Policy Implications of a U.S. Central Bank Digital Currency
The Fed’s line so far has been not to endorse creation of a CBDC — which it has maintained must be mandated by Congress — but examining the potential benefits of creating one.
“Given the foundational role of fiat currency [government issued money], there may be an advantage for future financial stability to having a digital native form of safe central bank money,” said Fed Vice-Chair Lael Brainard in an address to a Bank of England Conference in early July 2022.
In May 2022 House testimony, Brainard noted that “commercial bank money,” created through the deposit and lending activities of banks and credit unions, obtains public confidence from deposit insurance, banks’ access to Fed liquidity assistance, and the whole framework of bank regulation and supervision.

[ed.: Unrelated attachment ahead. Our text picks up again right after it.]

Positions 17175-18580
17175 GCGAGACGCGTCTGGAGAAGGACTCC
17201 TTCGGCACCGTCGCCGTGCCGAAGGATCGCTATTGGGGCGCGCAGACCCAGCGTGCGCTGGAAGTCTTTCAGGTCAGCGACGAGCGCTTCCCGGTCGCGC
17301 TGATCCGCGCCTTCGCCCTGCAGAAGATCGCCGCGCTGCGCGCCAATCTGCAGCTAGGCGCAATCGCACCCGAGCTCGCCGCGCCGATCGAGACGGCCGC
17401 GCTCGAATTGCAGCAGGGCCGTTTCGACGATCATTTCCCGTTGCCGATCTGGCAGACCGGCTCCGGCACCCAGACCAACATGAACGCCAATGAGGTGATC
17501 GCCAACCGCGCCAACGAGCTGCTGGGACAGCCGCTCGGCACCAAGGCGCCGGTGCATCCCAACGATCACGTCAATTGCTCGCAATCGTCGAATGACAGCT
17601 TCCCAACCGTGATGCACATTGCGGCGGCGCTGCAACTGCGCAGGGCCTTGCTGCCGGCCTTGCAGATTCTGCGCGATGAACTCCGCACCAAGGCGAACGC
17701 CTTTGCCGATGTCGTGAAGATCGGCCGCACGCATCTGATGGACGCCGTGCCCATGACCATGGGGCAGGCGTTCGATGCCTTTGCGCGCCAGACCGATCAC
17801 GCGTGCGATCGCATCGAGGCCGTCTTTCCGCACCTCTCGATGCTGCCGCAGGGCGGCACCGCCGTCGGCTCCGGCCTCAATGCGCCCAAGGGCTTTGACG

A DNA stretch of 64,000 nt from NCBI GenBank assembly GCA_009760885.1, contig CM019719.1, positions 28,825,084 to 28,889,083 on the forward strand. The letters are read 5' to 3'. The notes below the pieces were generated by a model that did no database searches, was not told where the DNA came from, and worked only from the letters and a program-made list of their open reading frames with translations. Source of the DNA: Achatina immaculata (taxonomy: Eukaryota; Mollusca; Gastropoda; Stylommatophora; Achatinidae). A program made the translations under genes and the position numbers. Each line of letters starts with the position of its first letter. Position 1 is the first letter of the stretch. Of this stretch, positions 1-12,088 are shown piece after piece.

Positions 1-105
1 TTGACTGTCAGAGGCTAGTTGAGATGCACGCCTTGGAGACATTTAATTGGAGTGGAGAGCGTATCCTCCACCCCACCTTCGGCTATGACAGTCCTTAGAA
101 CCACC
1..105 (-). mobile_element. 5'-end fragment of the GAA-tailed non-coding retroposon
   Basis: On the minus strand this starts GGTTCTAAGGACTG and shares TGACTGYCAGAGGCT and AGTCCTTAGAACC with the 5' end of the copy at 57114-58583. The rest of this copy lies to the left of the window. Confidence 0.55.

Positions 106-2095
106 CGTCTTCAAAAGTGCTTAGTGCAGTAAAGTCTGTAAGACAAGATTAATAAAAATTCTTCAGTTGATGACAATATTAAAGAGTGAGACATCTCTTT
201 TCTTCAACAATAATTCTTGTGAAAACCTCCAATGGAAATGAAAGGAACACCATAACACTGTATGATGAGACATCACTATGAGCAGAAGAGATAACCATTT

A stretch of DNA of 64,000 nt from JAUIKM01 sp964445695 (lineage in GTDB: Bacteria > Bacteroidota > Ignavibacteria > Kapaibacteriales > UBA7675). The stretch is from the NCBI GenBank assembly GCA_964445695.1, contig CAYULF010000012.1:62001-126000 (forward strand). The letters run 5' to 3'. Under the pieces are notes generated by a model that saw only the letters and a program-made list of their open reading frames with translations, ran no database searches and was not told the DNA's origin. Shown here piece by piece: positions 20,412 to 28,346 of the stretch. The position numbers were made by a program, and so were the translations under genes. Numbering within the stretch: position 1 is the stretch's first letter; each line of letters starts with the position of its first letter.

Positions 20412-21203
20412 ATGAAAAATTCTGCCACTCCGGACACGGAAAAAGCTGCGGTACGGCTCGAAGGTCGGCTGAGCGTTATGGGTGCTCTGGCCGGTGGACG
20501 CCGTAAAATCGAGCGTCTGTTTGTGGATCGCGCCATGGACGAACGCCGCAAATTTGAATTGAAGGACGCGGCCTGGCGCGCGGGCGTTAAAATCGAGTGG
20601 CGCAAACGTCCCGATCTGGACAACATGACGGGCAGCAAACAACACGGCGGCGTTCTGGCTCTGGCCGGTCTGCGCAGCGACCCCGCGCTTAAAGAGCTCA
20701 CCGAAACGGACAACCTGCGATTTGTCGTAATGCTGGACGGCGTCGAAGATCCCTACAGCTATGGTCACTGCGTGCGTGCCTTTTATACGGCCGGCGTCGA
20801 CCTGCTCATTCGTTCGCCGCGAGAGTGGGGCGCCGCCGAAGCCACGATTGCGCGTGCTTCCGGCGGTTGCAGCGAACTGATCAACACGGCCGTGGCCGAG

While much of commerce occurs electronically, most of that traffic consists of messages concerning payments. A key element of a CBDC is that the electronic blips are the money. Over 100 central banks worldwide are in some stage of exploring CBDCs.
After long delays, in January 2022, the Fed published “Money and Payments: The U.S. Dollar in the Age of Digital Transformation.” The paper set out the CBDC issue in broad terms and asked for public comment by late May 2022.
PayPal, in comments to the Fed, urged the U.S. to “take a leadership role” in CBDCs and suggested that “a digital dollar could be a logical next iteration to futureproof the U.S. dollar.” Often backers of CBDCs stress the dollar’s role as the key global currency and the risk that this could change, in part if other nations like China pulled far ahead in digital currencies.